Here we go:


    http://www.catholic.org/technology/story.php?id=44500


     


    Quote:


    LOS ANGELES, CA (Catholic Online) - President Obama asked, "What would it take to make iPhones in the United States? Why can't that work come home?"



    According to another dinner guest, and Job's reply was blunt. "Those jobs aren't coming back."



     


    I greatly prefer Jobs' direct, no pipe dream assessment.

  • Reply 14 of 70


    I'll tell you right now the major reasons.  1.  The Green Loons won't permit it, period.  Scream all you want but it's the cold hard truth.  Manufacturing this stuff create pollution and requires ENERGY.  2.  Regulation and taxes  3.  Willing labor force and NO Unions.  Apple could handle the higher wages, component manufacturing could be brought on shore but every government weenie from the dog catcher on up would have their fingers in it.  Progress on building the facilities would be stopped because of some lizard.  Don't even mention Solar or those bird killing wind mills, ain't gonna happen and you darn well know it.  Yes they built a server farm with solar BUT they've got serious backup capabilities for when the sun don't shine.


     


    A poster said the unemployed tool & die machinists.  Well I happen to be one of them, thanks to the overregulation.

  • Reply 15 of 70
    apple ][apple ][ Posts: 8,360member


    Not gonna happen.


     


    And I also bet that the majority of the people who whine about wanting manufacturing in the USA wouldn't spend significantly more for any product made in the USA. Talk is cheap, but in the end, money talks, and these whiners are full of shit, not to mention extremely unrealistic and not very knowledgable about running a global corporation.

  • Reply 16 of 70
    paxmanpaxman Posts: 4,589member


    When most of the production and assembly of an iPad (or whatever) is an entirely automated process, then maybe. Kind of defeats the purpose but western (read middle class - world wide) consumers are hardly willing to pay enough for their products so that workers would get the kind of wages and benefits they would expect to earn themselves, no matter where those workers live and work. Sad but true. 

  • Reply 17 of 70
    jragostajragosta Posts: 10,473member
    Does anyone know the rule regarding which location gets used in 'Made in xxxx'? Is there a certain percentage of assembly/production that needs to occur in a certain location? I wonder if simply applying the back panel (thus, final assembly), for example, here in California would allow Apple to print 'Designed and Made in California' on the back? 

    It's based on percentage of value. At one time, the standard was 75%, but that no longer applies - the line is not very well defined.
    http://en.wikipedia.org/wiki/Made_in_the_USA
  • Reply 18 of 70
    kellya74ukellya74u Posts: 171member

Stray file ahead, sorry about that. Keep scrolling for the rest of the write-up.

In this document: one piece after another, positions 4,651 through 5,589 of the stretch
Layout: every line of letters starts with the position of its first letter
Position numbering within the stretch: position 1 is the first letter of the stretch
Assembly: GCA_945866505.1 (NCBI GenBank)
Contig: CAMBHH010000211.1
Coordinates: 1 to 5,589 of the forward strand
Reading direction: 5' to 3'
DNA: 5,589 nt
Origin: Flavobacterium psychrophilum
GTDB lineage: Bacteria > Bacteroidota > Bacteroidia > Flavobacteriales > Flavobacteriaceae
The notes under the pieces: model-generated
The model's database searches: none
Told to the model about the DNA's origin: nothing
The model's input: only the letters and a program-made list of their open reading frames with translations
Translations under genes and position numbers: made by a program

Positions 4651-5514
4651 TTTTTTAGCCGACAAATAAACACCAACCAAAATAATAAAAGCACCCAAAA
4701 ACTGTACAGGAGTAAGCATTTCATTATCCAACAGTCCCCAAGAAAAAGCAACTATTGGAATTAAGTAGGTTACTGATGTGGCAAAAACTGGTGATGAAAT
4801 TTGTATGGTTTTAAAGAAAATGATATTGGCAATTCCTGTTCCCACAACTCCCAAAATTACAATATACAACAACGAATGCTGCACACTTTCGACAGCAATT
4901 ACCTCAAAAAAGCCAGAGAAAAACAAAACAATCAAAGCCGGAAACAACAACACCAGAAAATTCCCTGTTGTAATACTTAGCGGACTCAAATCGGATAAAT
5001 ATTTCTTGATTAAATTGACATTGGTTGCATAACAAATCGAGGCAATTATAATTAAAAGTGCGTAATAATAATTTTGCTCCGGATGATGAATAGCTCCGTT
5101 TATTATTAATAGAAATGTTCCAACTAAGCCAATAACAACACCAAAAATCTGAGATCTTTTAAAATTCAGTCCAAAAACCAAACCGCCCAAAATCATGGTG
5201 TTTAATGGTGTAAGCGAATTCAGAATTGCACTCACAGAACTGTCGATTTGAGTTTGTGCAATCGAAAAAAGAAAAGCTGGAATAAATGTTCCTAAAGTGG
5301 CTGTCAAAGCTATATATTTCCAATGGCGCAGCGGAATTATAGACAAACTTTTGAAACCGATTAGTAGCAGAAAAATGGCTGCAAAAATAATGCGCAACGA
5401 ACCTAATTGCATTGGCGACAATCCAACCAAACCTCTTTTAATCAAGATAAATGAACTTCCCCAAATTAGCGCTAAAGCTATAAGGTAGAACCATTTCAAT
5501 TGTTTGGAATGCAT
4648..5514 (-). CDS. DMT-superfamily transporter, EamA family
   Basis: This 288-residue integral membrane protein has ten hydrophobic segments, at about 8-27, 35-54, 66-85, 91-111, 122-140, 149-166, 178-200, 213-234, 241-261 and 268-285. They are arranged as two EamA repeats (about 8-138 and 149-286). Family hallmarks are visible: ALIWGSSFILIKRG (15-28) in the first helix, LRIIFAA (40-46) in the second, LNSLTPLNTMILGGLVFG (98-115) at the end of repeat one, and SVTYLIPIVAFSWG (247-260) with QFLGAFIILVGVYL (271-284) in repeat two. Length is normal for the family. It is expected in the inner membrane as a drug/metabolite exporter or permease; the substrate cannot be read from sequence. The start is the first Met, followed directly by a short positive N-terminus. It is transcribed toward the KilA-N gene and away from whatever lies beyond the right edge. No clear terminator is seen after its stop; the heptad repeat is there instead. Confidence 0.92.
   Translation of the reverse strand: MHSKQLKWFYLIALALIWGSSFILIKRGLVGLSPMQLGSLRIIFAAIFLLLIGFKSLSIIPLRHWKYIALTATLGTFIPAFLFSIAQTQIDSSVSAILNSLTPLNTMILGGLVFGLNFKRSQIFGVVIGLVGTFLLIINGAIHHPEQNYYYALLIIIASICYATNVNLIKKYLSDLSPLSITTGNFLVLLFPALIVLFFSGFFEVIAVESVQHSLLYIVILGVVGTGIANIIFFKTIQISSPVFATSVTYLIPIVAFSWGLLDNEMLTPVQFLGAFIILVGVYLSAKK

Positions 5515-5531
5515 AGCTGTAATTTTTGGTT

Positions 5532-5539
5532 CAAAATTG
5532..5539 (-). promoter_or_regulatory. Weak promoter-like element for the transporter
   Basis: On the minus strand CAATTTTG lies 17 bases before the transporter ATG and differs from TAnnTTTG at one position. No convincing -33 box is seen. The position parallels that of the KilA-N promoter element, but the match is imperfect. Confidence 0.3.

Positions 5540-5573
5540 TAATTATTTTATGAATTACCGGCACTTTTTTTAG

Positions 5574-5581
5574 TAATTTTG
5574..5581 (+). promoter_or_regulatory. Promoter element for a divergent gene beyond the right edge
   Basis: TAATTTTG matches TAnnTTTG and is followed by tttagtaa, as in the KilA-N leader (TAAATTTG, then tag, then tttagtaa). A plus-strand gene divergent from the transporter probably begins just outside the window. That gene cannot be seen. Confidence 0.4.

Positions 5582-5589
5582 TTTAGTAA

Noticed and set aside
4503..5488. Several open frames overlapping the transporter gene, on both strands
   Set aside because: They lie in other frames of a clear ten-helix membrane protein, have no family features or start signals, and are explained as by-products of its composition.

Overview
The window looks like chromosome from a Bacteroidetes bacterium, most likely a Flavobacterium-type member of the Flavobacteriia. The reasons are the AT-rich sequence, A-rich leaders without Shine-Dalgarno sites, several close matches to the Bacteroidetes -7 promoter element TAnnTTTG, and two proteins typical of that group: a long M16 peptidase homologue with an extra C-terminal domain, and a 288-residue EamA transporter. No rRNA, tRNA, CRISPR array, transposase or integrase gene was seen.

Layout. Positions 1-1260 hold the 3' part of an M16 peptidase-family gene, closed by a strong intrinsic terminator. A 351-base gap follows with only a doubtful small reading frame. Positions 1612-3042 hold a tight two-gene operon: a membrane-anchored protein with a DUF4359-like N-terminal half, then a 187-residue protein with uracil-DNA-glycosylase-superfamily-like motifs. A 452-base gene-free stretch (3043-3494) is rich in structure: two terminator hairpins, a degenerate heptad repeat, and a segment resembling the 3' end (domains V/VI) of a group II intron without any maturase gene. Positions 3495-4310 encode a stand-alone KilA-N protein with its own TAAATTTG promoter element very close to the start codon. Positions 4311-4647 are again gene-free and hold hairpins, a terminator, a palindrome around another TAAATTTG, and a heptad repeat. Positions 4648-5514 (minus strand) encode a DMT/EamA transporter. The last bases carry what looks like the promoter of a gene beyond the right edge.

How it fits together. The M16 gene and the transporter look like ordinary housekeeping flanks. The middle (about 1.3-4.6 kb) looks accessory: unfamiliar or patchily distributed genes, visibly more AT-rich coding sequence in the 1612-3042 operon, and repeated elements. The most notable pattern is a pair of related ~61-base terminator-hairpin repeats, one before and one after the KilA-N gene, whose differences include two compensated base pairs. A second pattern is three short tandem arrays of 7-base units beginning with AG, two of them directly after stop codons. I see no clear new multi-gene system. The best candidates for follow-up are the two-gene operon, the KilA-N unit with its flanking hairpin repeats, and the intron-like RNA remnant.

deleted

  • Reply 19 of 70
    dasanman69dasanman69 Posts: 12,972member
    tjwal wrote: »
    I'm sure he could find more than enough unemployed tool and die makers to fill the room.  It is a dieing trade though as the US labor costs are way higher than those in developing countries.

    Tool and die makers are a dieing trade but I think you meant it's a dying trade.
  • Reply 20 of 70
    aaarrrggghaaarrrgggh Posts: 1,568member
    Labor really isn't a meaningful part of the equation. Tax treatment for major capital investment is the initial sticking point (sales tax, depreciation, property taxes, etc), followed closely by time to market. Environmental regulations come in, but are generally addressable. The environmental side isn't dumping toxic chemicals into the river issues, it is things like standby diesel generator exhaust concerns, on-site pre-treatment of sewage before it is discharged into the municipal system, and a lot of the penalties involved for minor infractions.

    A simple example in California is the fact that CARB and AQMD are internally funded by fines and filing fees. These aren't small organizations and aside from their own operating costs they impose 10-50x the effort onto manufacturers, facility owners, and engineers.

    I've been in manufacturing facilities in Los Angeles that don't cater to defense, aerospace, or drugs; they generally employ very few people. One site that makes special castings went from 300 employees down to around 20 through improved process and automation, and this is generally where things are headed. They are apparently headed that way in China too.

    A more realistic goal is to increase the amount of finishing work done on things like the chips, and to marry displays and glass here, to create incremental improvements. The problem still remains that for a company like Apple, they want to pick best-of-breed suppliers for a given product, so you still have the logistic challenges of shipping products back and forth.